12 people have been detained as part of an international law enforcement operation for orchestrating ransomware attacks on critical infrastructure and large organizations that hit over 1,800 victims across 71 countries since 2019, marking the latest action against cybercrime groups.
The arrests were made earlier this week on October 26 in Ukraine and Switzerland, resulting in the seizure of cash worth $52,000, five luxury vehicles, and a number of electronic devices that the agencies said are being examined to uncover new forensic evidence of their malicious activities and pursue new investigative leads.
The suspects have been primarily linked to LockerGoga, MegaCortex, and Dharma ransomware, in addition to being in charge of laundering the ransom payments by funneling the ill-gotten Bitcoin proceeds through mixing services and cashing them out.
"The targeted suspects all had different roles in these professional, highly organised criminal organisations," Europol said in a press release. "Some of these criminals were dealing with the penetration effort, using multiple mechanisms to compromise IT networks, including brute force attacks, SQL injections, stolen credentials and phishing emails with malicious attachments."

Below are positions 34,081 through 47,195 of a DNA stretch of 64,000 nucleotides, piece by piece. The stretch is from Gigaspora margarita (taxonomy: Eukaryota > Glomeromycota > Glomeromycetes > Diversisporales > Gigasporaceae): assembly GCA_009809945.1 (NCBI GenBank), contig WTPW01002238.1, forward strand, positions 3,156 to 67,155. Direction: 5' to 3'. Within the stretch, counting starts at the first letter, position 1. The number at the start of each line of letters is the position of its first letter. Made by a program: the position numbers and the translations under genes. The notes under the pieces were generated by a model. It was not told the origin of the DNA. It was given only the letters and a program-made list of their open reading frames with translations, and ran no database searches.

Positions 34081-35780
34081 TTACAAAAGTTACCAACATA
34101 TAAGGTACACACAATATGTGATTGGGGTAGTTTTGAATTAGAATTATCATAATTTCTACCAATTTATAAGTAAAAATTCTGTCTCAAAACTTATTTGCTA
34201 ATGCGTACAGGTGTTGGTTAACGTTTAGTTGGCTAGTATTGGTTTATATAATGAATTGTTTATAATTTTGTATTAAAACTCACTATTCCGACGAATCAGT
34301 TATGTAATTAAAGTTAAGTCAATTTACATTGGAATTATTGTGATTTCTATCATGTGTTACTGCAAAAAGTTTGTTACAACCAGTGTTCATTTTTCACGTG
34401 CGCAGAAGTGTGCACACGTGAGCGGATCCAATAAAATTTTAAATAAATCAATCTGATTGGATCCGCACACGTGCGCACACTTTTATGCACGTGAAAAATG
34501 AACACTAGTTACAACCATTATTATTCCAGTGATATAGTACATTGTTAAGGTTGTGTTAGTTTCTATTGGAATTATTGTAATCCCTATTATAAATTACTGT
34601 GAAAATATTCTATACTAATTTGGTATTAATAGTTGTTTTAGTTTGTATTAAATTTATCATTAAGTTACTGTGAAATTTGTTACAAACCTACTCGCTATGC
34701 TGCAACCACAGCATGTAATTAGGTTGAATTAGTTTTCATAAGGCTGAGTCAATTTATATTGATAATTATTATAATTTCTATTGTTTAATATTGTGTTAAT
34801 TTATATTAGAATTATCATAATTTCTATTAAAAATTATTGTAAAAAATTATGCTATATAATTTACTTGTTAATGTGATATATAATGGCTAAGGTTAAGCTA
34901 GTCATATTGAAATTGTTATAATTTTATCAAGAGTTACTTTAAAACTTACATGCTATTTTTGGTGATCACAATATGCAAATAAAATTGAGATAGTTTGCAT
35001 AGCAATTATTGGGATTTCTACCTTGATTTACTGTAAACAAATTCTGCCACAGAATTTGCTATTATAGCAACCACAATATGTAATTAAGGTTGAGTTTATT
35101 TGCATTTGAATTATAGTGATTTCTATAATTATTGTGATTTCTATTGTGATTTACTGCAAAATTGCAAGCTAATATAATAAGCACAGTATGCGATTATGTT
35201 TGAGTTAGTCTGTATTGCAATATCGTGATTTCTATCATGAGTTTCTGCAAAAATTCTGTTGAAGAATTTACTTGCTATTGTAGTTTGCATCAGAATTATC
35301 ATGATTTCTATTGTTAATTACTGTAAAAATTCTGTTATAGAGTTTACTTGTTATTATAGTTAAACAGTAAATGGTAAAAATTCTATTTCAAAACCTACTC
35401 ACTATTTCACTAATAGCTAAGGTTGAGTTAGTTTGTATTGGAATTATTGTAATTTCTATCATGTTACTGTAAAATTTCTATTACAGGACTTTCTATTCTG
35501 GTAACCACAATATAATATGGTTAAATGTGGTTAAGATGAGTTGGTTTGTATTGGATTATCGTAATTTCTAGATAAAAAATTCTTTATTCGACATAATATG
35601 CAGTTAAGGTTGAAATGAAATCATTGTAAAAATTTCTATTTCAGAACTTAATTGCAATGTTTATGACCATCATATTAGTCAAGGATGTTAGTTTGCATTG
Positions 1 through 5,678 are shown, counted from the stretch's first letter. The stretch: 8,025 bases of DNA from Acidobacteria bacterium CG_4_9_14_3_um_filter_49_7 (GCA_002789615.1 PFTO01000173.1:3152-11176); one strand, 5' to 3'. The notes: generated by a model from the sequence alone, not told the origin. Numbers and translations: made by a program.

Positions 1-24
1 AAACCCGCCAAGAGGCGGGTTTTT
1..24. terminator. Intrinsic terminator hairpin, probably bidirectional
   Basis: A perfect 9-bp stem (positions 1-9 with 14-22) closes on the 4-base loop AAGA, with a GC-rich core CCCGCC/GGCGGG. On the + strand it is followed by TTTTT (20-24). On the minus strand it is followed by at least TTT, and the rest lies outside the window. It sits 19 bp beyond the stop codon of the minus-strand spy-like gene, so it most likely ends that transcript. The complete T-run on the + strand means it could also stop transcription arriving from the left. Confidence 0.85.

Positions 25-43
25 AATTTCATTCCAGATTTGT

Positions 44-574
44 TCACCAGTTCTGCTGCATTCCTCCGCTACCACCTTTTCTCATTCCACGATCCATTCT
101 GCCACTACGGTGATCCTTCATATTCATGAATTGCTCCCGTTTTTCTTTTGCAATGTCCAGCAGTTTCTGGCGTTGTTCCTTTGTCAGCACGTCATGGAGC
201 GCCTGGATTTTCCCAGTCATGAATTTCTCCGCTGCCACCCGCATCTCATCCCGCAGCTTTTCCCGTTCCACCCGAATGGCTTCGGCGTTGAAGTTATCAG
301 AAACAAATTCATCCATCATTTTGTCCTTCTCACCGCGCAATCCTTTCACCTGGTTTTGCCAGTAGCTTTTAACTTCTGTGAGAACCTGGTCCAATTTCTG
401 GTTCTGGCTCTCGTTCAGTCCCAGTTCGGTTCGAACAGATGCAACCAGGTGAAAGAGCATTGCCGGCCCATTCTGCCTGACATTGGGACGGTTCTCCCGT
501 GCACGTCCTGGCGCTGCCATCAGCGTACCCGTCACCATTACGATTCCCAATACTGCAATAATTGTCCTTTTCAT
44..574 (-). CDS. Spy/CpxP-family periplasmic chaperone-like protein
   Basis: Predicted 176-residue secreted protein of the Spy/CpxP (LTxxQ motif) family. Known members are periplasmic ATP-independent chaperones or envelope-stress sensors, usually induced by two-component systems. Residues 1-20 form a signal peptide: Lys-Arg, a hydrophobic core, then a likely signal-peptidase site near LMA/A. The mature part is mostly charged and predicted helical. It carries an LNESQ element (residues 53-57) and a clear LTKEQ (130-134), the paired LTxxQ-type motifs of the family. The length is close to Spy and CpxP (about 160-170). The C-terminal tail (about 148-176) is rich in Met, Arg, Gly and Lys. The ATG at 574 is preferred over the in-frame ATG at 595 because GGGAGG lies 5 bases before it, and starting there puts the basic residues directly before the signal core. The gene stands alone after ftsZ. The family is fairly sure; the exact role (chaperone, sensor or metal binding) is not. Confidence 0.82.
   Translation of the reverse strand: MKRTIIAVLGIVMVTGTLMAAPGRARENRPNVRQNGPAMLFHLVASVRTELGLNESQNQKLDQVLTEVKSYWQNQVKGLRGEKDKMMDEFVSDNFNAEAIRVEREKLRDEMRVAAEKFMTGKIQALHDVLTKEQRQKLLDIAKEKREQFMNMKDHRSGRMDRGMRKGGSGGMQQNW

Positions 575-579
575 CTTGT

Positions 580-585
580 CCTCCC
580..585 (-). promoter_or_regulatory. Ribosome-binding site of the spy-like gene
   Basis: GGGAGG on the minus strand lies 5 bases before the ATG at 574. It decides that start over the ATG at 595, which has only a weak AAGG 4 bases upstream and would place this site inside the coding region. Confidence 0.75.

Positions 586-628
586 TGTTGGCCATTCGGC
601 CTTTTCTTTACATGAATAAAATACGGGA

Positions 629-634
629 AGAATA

Following a successful break-in, the suspects are said to have focused on lateral movement within the compromised networks by deploying malware such as TrickBot or post-exploitation frameworks like Cobalt Strike or PowerShell Empire with the goal of staying undetected for extended periods of time and gaining entrenched access, leveraging the opportunity to probe for more weaknesses in the IT networks before installing ransomware.
The arrested individuals are also believed to have carried out the ransomware attack on Norwegian aluminum processor Norsk Hydro in March 2019, the country's National Criminal Investigation Service said in a separate statement.
The joint task force involved authorities from France, Germany, the Netherlands, Norway, Switzerland, Ukraine, the U.K., and the U.S., along with Europol and Eurojust, under the European Multidisciplinary Platform Against Criminal Threats (EMPACT).
The development also arrives weeks after representatives from the U.S., the European Union, and 30 other countries pledged to mitigate the risk of ransomware and harden the financial system from exploitation with the goal of disrupting the ecosystem, calling it an "escalating global security threat with serious economic and security consequences."